Note to Readers

Roundtable Reviews receives many galley and ARC copies for review. Please understand that the finished product may differ from the copies we have reviewed.

I have not received any compensation for writing this post. I have no material connection to the brands, products, or services that I have mentioned. I am disclosing this in accordance with the Federal Trade Commission’s 16 CFR, Part 255: “Guides Concerning the Use of Endorsements and Testimonials in Advertising.”

Saturday, February 25, 2012

Feed Your Best Friend Better - Rick Woodford



Released April 2012

Rick Woodford
Andrews McMeel Publishing

Book review by Tracy Farnsworth

Feed Your Best Friend Better: Easy, Nutritious Meals and Snacks for Dogs is a book that every pet owner should have. Increases in canine and feline cancers and diabetes prove that the food you find in stores isn't always the best option. Actually, unless you pay very close attention to the labels, most store-bought dog food is horrible stuff. While it may be cheaper, the veterinary bills you face down the road may not make it such a great deal in the long run. Learn how to prepare your own dog food and snacks so that your dog is getting food where you control the quality. Both you and your dog will be happier.

Rick Woodford created amazing recipes using advice from veterinary resources. Anyone interested in holistic treatments for dogs, or who use a holistic veterinarian, should pick up this book. I know some may scoff at that, but honestly, I think those who scoff at holistic medicine need to take a closer look. There are amazing things holistic veterinarians do that many veterinarians overlook. Case in point, our senior cat started having seizures four months ago. Trips to her vet found nothing wrong with her. Scans, blood work, etc. all turned out negative for any problems. We were told that the anti-seizure medications would likely damage her liver and that it was best to ride out the seizures since they were not frequent. After spending a lot of money, we had no idea what was wrong with her.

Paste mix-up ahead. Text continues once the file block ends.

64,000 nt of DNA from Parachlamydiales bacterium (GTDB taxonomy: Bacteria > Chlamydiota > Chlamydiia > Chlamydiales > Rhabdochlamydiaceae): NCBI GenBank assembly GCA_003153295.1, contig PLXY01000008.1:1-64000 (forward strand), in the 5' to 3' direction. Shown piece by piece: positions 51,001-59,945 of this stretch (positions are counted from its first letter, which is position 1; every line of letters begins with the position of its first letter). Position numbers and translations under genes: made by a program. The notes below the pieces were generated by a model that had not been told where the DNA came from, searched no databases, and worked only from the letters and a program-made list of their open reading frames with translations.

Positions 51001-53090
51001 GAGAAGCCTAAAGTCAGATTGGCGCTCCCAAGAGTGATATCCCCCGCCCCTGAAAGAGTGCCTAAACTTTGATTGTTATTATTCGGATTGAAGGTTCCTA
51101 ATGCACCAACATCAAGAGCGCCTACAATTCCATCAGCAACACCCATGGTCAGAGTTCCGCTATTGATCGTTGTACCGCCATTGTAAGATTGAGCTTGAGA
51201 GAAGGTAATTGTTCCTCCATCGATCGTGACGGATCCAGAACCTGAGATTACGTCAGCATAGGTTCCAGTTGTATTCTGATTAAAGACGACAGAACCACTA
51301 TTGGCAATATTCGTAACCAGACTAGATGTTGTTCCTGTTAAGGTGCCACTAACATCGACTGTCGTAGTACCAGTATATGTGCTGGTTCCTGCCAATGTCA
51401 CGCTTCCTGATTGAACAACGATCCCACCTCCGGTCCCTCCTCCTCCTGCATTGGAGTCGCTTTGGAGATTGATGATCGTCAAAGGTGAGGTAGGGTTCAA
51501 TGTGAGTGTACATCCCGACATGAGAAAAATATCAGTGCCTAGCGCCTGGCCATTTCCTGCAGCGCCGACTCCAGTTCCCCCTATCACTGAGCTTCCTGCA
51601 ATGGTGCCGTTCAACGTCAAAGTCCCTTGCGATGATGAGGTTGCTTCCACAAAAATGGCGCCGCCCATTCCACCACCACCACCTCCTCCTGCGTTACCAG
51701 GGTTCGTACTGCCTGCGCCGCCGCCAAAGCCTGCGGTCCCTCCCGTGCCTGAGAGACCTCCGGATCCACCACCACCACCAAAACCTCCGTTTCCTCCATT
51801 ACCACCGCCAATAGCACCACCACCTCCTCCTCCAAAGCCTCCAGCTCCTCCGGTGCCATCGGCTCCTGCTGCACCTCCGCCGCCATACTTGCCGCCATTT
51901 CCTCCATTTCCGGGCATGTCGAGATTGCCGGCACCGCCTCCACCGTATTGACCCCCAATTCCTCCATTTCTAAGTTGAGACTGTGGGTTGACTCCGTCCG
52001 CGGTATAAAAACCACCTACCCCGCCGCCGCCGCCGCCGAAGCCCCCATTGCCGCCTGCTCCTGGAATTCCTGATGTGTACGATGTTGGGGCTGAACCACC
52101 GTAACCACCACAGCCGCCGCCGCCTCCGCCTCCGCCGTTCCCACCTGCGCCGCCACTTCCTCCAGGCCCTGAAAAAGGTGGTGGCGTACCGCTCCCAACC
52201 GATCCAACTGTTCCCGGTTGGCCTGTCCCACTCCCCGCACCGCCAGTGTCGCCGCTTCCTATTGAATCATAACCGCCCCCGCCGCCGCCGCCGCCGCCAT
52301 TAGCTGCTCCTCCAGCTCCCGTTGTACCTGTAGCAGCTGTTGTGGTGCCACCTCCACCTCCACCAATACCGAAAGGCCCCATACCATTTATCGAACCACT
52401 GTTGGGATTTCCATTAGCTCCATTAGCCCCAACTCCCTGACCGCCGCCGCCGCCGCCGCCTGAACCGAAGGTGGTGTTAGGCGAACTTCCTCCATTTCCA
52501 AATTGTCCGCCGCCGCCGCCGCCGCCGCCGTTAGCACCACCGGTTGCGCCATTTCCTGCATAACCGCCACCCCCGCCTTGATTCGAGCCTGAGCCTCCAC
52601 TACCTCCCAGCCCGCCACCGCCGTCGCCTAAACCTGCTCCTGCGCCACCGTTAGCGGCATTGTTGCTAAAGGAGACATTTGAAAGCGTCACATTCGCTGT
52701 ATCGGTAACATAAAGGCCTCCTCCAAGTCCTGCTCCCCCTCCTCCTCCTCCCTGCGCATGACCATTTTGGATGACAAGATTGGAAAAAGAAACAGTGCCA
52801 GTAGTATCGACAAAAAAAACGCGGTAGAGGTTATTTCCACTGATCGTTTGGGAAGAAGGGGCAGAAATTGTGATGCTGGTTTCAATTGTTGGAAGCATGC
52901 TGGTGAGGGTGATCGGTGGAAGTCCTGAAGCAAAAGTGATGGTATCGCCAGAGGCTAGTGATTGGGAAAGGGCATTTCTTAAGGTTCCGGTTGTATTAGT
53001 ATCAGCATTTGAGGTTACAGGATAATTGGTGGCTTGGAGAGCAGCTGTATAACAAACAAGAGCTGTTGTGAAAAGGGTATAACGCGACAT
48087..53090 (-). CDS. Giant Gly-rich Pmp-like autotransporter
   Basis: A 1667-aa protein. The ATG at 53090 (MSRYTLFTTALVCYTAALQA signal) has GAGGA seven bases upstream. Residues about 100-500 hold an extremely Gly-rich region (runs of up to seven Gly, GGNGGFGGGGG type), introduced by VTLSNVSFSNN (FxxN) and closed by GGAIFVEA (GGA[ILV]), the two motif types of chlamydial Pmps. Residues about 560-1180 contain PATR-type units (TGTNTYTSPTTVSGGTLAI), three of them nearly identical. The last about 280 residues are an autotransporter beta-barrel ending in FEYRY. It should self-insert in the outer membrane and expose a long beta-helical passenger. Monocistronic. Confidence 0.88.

The seizures would hit like clockwork every three weeks, last for half a day, disappear completely, and she was back to normal. I started visiting holistic veterinary boards and stumbled across a post suggesting that sodium nitrates in some canned foods might cause seizures in older cats. We feed our cats California Natural dry food, so there were no nitrates in that food, but their canned food did in fact have nitrates in it. We immediately tossed that food out and waited. She's been seizure free for over a month now. There's a lot to be said for carefully monitoring your pet's diet.

Feed Your Best Friend Better starts with a complex look at the nutrients your dog needs. You'll learn how much to feed your dog, foods you need to avoid, and then work into recipes for meals and treats. As you feed your dog the different meals, just pay attention to what the dog does and doesn't handle. My brother's dog will throw up if he's given scrambled eggs, other dogs thrive on them.

There are recipes for dog cookies and full meals. There are pages devoted to feeding dogs with different ailments, such as arthritis, diabetes, and liver disease, With so many recipes, your dog will never grow bored, and you'll know your dog is getting healthy meals without preservatives and by-products.

I highly recommend Feed Your Best Friend Better and hope the author will consider creating a book for cats. I know I'd be first in line to buy a copy!

2 comments:

  1. Hi, I'm the author! Thanks for such a supportive review. I did however want to be sure to note that I am not actually a veterinarian, holistic or otherwise. However, my recipes were reviewed by a veterinarian and I utilized veterinary sources of information in developing my recipes.

    As for cats, I know that they are obligate carnivores. One of the best foods for them is made by Rad Cat. I've toured their kitchen and was very impressed with their operation. However, you can always share the duck hearts or good girl gizzards with your feline friends!

    ReplyDelete
  2. My apologies, I read something somewhere that mentioned you were a holistic vet, but when I went back it said you were into holistic veterinary practices, so there is a definitely difference. So much for being productive in the morning... I have edited the review to clear that up.

    As for my cats, they hate any organ meat - hearts, gizzards, liver - they won't touch any of it. We have one though who loves raw cabbage and cauliflower, I'm not sure why, but if I'm chopping up cabbage and drop a piece, he'll run off with it every time. He's the cat who also hates seafood, duck, beef, lamb, pork... The only foods he will eat are either California Natural Chicken or Taste of the Wild Chicken.

    I've never heard of Rad Cat and it's apparently not sold anywhere near me, so I'd have to order it online, which given that it's raw food, I'd really have to look into how it's shipped.

    ReplyDelete